|Technical notes: Special Considerations for Programming in Unstable Situations (UNICEF, 2000, 490 p.)|
|Chapter 1 - Annex 8: Protecting Pregnancy in Emergencies|
Skilled assistance is essential to delivery care. Complications should be treated either at health centres or district hospitals, depending on the level of care required. For deliveries at home by trained midwives, TBAs or family members, a simple system of supervision needs to be devised. In the case of delivery complications, the woman must be transferred to the nearest health facility or hospital.
For deliveries in health centres, standard protocols should be used for the surveillance and the management of labour: initial assessment, duration, use of simplified partograph, assessment of fetal well-being, urinary catheterization, episiotomy, breech delivery, multiple births, indications for caesarean section, as well as management of post-partum haemorrhage and retained placenta.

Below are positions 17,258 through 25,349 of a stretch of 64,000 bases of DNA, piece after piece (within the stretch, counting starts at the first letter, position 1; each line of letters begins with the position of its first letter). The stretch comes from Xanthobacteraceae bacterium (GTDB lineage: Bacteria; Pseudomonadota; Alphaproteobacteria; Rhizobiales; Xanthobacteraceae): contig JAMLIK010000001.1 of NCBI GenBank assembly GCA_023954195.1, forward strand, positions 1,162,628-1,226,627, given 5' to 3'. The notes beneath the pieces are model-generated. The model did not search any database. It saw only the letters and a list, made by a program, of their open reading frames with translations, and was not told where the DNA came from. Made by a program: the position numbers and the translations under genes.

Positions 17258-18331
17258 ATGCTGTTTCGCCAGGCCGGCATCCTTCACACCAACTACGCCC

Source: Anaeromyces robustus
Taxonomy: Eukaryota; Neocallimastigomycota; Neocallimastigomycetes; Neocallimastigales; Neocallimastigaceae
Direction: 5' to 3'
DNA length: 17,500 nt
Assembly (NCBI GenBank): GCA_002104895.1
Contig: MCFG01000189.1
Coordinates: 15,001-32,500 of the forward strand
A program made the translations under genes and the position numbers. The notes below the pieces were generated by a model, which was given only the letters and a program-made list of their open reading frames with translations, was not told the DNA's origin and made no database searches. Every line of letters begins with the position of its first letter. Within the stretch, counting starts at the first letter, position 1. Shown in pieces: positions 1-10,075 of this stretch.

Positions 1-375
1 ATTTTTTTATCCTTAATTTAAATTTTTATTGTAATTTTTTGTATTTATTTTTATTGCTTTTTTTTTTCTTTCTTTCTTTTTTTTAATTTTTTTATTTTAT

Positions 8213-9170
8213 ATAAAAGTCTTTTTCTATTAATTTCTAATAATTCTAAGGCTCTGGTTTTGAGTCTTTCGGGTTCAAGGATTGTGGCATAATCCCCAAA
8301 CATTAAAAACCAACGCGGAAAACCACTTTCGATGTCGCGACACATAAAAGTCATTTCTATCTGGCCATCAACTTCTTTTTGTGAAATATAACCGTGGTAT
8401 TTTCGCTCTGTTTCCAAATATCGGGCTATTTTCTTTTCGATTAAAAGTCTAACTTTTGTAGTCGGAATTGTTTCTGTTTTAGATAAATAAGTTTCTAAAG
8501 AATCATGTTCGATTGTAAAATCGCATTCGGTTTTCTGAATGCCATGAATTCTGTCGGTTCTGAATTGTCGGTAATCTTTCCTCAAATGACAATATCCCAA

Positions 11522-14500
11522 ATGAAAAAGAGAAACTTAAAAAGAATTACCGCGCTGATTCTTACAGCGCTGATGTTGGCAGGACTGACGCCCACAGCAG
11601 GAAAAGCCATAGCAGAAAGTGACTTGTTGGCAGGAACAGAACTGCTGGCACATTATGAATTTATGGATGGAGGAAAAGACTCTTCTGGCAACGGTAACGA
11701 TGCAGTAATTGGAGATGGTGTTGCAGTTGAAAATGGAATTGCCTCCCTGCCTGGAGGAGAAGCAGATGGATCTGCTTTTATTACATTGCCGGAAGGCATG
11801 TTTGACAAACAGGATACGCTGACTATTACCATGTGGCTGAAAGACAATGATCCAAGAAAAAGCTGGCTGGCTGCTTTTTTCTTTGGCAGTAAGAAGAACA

Essential obstetric care at the level of health centres should also include:
· the use of broad spectrum antibiotics: oral, IM or IV (not tetracyclines);
· management of severe pre-eclampsia and eclampsia: anticonvulsants and low forceps;
· repair of vaginal tears;
· manual removal of placentas;
· management of haemorrhages: oxytocics or ergometrine; and
· management of shock and pre-transfer stabilization: IV plasma expanders.
Care must be taken to avoid overwhelming health facilities with the demands of refugees and displaced to the detriment of local people.
A complete range of emergency obstetric services should be available at the hospital level, including caesarean section, laparotomy, hysterectomy, repair of cervical and third-degree vaginal tears, as well as safe blood transfusion.